Objective—To determine whether odontoclastic
resorption lesions were associated with radiographic
evidence of periapical lucencies in cats.
Animals—265 feline dental patients.
Procedure—Full-mouth radiographs were examined
for evidence of odontoclastic resorption lesions, periapical
lucencies, periodontitis, and fractured teeth.
Results—Odontoclastic resorption lesions affecting
567 teeth were identified in 161 (60.8%) cats.
Periapical lucencies were identified in 53 teeth in 35
cats. Periapical lucencies were most commonly associated
with fractured teeth (25 teeth with periapical
lucencies) and severe periodontitis (21 teeth). None of
the periapical lucencies appeared to be specifically
associated with resorption lesions. Prevalence of periapical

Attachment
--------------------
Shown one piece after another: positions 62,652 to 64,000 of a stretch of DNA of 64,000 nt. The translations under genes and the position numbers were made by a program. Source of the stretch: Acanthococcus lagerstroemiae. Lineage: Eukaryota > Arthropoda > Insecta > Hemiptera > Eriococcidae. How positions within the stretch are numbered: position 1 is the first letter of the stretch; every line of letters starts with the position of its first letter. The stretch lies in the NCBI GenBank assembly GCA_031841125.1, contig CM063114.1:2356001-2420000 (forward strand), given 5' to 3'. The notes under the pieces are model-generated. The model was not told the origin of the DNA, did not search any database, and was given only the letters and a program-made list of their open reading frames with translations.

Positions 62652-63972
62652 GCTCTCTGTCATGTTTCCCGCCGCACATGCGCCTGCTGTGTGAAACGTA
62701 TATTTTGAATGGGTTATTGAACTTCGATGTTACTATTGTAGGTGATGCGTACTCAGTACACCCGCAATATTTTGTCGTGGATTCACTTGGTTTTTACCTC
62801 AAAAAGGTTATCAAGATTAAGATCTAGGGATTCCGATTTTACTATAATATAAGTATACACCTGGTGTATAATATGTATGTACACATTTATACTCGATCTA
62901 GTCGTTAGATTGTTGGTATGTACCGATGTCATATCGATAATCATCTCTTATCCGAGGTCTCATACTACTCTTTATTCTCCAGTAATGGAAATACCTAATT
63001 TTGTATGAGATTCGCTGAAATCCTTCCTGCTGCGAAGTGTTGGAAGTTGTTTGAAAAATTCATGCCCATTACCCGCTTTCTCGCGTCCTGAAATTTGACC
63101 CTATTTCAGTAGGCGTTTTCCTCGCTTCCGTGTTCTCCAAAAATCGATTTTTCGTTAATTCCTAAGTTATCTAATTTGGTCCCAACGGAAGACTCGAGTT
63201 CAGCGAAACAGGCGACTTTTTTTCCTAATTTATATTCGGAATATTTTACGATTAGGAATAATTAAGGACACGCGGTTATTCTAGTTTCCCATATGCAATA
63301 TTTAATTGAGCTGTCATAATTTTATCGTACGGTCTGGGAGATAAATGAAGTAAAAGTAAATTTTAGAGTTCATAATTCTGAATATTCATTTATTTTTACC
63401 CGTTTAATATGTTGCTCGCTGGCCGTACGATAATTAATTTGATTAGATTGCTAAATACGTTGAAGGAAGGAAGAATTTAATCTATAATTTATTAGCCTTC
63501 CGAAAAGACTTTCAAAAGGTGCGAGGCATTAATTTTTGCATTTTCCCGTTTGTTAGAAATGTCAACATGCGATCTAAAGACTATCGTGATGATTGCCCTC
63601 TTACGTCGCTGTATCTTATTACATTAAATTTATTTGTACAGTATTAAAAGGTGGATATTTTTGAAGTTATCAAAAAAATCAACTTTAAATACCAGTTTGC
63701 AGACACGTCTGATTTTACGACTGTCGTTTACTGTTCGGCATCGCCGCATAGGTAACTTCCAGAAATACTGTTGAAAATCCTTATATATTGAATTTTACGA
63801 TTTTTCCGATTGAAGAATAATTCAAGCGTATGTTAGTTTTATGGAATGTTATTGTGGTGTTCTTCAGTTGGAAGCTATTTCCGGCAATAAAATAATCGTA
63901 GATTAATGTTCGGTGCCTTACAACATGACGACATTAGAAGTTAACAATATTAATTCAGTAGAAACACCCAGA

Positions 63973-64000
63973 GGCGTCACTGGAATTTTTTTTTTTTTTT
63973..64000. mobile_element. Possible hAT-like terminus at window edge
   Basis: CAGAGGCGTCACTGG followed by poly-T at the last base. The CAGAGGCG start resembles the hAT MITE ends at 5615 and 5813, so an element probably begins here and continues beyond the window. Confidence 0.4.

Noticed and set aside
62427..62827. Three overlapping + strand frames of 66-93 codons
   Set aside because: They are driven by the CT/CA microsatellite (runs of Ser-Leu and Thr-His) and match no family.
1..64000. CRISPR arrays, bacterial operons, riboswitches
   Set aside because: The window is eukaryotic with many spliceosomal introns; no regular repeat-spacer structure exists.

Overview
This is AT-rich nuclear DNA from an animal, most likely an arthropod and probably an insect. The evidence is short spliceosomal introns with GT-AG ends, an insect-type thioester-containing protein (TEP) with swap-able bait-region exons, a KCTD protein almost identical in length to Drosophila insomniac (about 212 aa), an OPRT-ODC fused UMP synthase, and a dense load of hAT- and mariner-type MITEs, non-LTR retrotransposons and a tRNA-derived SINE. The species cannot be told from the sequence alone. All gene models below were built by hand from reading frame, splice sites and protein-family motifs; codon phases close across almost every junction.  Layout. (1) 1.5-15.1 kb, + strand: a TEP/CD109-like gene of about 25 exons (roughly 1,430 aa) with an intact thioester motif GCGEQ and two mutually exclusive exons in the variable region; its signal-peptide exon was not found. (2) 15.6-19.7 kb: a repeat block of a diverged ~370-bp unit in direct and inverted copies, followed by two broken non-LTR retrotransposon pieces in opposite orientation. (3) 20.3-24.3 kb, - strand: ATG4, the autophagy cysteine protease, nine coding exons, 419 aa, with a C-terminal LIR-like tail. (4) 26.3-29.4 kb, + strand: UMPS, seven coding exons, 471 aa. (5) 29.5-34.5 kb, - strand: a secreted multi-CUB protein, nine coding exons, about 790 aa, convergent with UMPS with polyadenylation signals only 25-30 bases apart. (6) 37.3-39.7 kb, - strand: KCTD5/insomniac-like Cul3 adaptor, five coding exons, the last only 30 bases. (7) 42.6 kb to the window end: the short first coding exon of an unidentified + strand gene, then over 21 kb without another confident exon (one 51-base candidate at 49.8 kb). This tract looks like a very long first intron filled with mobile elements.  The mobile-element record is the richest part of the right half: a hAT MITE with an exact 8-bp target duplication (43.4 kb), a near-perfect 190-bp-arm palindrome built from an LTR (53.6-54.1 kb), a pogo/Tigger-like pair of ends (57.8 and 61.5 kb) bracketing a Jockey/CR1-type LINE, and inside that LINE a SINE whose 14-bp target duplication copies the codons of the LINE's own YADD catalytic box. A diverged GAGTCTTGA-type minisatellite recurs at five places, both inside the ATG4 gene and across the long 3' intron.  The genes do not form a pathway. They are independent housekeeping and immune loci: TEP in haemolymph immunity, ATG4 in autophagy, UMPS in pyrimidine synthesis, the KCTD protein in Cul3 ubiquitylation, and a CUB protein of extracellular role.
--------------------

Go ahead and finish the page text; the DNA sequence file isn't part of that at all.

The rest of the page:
lucencies in cats with resorption lesions was not
significantly different from prevalence in cats without.
Conclusion and Clinical Relevance—Results suggest
that although odontoclastic resorption lesions are
common in cats, pulpal involvement associated with
these lesions does not appear to be associated with
development of radiographically detectable periapical
lucencies. Crown amputation with intentional root
retention may, therefore, be a suitable alternative to
extraction in selected cats with odontoclastic resorption
lesions. (J Am Vet Med Assoc 2000;217:1866–1869)